For many users, Roon starts life on a single machine – a PC or Mac hooked up to a DAC over USB. Lifting sound quality to the next level might see a USB-S/PDIF converter (e.g. Audiophilleo or Resonessence Labs Concero), USB filter (e.g. AudioQuest JitterBug) or USB re-clocker (e.g. Schiit Wyrd, Wyred4Sound Recover or UpTone Regen) applied.
From there, perhaps a move to fancier hardware. The compromise is commensurate wallet damage. Products that combine Roon Server and Roon Endpoint on a single machine that feature fully-optimised (and sometimes bespoke) hardware and software like that offered by South Korea’s SoTM or New Zealand’s Antipodes Audio won’t head out the factory door for less than US$3K.
For keeping total spend on a tighter leash we might consider separating Roon server and Endpoint: run Roon Core (the server software) on a low-rent PC, Mac or NAS and have it stream digital audio across the network to a Roon Ready Endpoint, with an iPad or Android tablet app chairing the meeting. Simples.
At time of writing, Roon Endpoint options are few. Audio Alchemy, Bel Canto, Bryston, Cary Audio, Constellation Audio, dCS, Exasound, LH Labs, Lumin, PS Audio and TotalDAC all have Roon Ready compatibility in the works but timelines and pricing remain unpredictable. One look at that list and we could intuit with reasonable confidence just how many of these Roon Ready Endpoints will land with an RRP south of a grand: zero.
The exception proving the rule is the already suitably equipped AURALiC Aries which starts life at US$999. The Aries Mini misses out, presumably because AURALiC don’t want sales of their entry-level streamer cannibalising those of their more deluxe offering. Fair enough.
What’s a Roon-loving wallet watcher to do?
Fortunately there are options but each arrives with compromise in tow: 1) the discontinued Squeezebox Touch is capable of hi-res streaming but hardware supply and pricing remains variable; 2) the Apple TV up/down-samples incoming signals, even Redbook, to 16bit/48kHz – therefore no hi-res support; the Apple Airport Express sees Redbook streams untouched but higher sample rates downed to 16bit/44.1kHz – again, no hi-res. Neither Apple product make use of Roon’s RAAT streaming protocol – it’s Airplay or the highway.
In his CES 2016 wrap, Chris Connaker remarked that the Google Chromecast Audio might soon be appointed as Roon catcher. A US$35 Endpoint – nice. Until then though we hunt the middle ground between Apple’s Airplay devices and AURALiC’s upper-tier streamer.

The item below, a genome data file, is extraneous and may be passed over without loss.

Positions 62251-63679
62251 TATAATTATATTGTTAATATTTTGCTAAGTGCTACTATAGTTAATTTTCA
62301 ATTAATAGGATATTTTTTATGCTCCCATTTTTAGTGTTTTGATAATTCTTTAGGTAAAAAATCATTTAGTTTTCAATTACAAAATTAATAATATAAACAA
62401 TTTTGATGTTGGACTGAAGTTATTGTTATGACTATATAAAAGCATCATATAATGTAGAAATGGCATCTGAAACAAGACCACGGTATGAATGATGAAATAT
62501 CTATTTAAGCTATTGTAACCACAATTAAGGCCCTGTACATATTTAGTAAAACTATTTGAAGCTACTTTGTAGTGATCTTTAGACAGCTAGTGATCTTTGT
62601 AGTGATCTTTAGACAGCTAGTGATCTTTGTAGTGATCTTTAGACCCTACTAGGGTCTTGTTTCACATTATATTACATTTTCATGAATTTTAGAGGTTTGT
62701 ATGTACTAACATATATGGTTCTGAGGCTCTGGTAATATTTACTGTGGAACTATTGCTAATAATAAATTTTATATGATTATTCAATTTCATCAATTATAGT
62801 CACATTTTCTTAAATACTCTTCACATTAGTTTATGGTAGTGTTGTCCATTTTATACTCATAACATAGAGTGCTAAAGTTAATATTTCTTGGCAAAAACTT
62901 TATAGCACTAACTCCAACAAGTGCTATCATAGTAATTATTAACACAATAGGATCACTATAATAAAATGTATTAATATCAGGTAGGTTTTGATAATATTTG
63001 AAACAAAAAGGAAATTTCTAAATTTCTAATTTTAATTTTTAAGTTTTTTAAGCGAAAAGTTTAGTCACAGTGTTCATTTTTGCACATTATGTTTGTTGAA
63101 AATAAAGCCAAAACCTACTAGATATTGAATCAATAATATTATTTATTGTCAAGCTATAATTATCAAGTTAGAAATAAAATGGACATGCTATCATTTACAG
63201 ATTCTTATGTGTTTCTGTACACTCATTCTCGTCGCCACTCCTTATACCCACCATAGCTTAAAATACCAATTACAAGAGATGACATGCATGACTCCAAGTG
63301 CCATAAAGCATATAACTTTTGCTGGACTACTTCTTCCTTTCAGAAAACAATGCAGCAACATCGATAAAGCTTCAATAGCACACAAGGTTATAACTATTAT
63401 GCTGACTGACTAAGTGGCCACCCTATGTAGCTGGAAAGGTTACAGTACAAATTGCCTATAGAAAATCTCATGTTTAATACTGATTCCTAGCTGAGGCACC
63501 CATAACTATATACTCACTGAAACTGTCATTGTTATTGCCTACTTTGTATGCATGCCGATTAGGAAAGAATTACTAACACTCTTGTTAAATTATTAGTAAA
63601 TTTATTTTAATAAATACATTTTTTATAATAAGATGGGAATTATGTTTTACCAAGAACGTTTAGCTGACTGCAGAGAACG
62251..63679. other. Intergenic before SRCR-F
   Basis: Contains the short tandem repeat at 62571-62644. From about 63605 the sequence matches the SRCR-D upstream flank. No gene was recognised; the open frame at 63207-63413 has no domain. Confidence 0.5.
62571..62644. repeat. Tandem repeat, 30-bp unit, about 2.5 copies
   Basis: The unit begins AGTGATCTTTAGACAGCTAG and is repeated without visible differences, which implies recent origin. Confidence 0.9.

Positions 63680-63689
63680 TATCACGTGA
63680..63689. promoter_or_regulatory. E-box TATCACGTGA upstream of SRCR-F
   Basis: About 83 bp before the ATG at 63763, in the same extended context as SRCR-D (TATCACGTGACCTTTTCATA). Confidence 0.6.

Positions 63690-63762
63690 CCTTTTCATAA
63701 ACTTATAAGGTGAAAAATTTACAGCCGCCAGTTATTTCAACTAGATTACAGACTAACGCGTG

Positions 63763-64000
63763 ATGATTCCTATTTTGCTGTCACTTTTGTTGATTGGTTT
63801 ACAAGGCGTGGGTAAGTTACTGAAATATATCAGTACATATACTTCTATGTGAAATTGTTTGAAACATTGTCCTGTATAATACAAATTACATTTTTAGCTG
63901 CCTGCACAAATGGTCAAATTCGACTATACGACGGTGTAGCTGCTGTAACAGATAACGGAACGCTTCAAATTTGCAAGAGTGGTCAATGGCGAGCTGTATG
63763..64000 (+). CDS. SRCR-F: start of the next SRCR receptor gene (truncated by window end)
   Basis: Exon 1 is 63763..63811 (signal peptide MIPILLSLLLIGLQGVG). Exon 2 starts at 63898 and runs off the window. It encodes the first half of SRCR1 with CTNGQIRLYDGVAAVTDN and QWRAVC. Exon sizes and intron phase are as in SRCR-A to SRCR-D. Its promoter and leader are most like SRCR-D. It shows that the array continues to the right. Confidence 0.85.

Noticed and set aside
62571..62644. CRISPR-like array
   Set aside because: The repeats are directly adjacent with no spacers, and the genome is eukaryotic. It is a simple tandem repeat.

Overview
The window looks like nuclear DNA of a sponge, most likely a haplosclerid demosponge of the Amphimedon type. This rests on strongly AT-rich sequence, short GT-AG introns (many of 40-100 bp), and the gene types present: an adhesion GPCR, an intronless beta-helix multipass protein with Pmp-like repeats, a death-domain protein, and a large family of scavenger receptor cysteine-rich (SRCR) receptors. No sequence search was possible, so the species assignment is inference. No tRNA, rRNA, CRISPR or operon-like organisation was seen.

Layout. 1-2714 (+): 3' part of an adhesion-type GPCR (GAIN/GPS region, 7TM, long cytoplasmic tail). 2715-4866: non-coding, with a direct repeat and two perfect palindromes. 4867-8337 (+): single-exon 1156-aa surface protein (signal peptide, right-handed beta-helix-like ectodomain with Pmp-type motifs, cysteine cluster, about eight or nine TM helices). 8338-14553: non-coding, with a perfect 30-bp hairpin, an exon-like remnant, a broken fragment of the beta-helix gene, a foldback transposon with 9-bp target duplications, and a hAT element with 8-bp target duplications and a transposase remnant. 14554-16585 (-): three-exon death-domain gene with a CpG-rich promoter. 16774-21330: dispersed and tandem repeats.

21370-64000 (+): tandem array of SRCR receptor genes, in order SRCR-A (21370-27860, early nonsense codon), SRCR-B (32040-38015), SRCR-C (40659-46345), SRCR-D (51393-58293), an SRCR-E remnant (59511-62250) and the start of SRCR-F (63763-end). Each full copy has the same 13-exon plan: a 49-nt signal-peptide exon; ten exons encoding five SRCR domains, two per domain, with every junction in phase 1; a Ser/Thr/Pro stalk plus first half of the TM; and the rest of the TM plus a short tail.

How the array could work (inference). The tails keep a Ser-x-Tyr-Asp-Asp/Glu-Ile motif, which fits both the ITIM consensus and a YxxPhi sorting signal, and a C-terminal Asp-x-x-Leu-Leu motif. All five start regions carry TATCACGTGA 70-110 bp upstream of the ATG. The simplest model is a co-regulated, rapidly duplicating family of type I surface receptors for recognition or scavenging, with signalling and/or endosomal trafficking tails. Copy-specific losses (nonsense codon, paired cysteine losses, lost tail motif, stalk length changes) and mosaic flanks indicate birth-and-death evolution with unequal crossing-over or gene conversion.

Fitting that bill, a newly arrived contender from Sonore.
Based around an unmodified CuBox-i, the Sonicorbiter SE is a palm-sized Roon Endpoint that offers a “fast multicore ARM processor”, 1Gb Ram and Ethernet input. Hard-wire the Sonicorbiter SE to a router and power it up. Supplying the go juice is a 110VAC linear power supply (for US residents) or standard – presumably switch-mode – PSU for international folk seeing 220-240VAC at the wall.
However, an additional US$55 on top of the Sonicorbiter SE’s baseline price of US$298 nets a super low noise ‘iPower’ SMPS from iFi Audio. Alternatively, one could BYO a 5V 1amp linear supply.
At the business end, a USB output feeds the downstream DAC with “PCM, DSD/DoP and native DSD” (PCM support tops out at 768kHz, DSD at 22.5792 MHz). The Sonicorbiter SE’s optical output won’t deal in DSD but will accommodate PCM up to 24bit/192kHz.
Best of all, the Sonicorbiter SE is Roon Ready; a hi-res PCM and DSD-compatible Roon Endpoint for ~US$298.
But wait – there’s more.
Via a web browser-based remote config, the Sonicorbiter SE can be clicked into four alternative operational modes: Squeezelite will see it present as a Squeezebox to LMS/SqueezeboxServer; ShairPort as an Airplay device; DLNA as an OpenHome renderer (with MinimServer or similar running elsewhere); MPD will talk to a mounted network share; HQPlayer NAA will asynchronously stream from a HQPlayer outputting source.
Those wanting to reach Peak Roon here could append the Sonicorbiter SE with UpTone Regen and fancy USB wire, re-clock its Toslink output with a Wyred4Sound Remedy and/or make use of Roon Server’s in-built HQ Player compatibility for which Roon sends audio data to HQ Player and the latter marshals the network stream.
Not bad deal for three hundred clams. Not bad at all.
Further information: Sonore Sonicorbiter SE